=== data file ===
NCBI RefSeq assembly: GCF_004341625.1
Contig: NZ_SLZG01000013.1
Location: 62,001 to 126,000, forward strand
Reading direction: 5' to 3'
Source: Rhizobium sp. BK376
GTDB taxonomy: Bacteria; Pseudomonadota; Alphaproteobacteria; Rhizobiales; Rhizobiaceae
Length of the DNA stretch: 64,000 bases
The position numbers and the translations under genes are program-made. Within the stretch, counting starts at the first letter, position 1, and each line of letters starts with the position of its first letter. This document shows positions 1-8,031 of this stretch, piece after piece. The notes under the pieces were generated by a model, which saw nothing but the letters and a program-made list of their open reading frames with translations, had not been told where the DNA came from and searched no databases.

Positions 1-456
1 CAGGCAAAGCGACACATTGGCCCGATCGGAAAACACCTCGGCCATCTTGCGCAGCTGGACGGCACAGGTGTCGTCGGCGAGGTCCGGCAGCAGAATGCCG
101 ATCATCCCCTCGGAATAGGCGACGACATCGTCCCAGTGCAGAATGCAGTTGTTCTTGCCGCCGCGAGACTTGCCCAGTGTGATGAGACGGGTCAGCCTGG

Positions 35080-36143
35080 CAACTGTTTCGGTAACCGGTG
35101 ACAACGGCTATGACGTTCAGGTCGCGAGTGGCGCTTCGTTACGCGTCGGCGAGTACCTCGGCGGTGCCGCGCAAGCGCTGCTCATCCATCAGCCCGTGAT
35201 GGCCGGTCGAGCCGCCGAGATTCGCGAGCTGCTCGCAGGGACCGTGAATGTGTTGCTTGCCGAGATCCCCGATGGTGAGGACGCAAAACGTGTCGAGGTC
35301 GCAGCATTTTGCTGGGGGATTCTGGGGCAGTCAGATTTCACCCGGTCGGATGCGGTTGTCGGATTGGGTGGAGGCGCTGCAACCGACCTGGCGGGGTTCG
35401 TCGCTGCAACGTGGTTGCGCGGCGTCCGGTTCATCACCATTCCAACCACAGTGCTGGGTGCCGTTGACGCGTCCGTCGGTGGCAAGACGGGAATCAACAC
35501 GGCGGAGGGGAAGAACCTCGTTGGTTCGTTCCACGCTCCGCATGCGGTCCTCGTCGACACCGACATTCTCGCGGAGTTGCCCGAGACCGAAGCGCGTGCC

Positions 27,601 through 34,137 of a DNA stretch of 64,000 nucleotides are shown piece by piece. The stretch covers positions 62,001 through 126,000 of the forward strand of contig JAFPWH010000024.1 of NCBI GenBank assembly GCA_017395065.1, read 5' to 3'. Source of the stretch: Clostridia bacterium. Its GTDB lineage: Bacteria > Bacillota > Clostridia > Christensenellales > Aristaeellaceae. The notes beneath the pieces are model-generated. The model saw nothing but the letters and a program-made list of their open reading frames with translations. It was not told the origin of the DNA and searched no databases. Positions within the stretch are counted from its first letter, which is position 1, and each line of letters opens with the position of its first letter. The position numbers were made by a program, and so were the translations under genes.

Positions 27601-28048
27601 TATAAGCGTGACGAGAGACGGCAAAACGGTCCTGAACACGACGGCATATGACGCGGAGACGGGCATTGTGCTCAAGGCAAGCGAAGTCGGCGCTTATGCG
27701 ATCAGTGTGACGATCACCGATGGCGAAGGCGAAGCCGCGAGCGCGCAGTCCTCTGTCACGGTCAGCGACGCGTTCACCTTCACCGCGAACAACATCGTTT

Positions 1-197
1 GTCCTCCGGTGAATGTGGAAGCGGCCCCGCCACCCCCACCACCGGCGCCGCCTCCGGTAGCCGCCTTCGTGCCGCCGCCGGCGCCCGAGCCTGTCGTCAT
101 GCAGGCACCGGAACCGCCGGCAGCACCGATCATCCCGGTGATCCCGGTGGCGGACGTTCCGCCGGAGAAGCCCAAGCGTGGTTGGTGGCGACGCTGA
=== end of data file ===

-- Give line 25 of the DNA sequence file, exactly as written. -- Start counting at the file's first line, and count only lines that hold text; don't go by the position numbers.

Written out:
101 GCAGGCACCGGAACCGCCGGCAGCACCGATCATCCCGGTGATCCCGGTGGCGGACGTTCCGCCGGAGAAGCCCAAGCGTGGTTGGTGGCGACGCTGA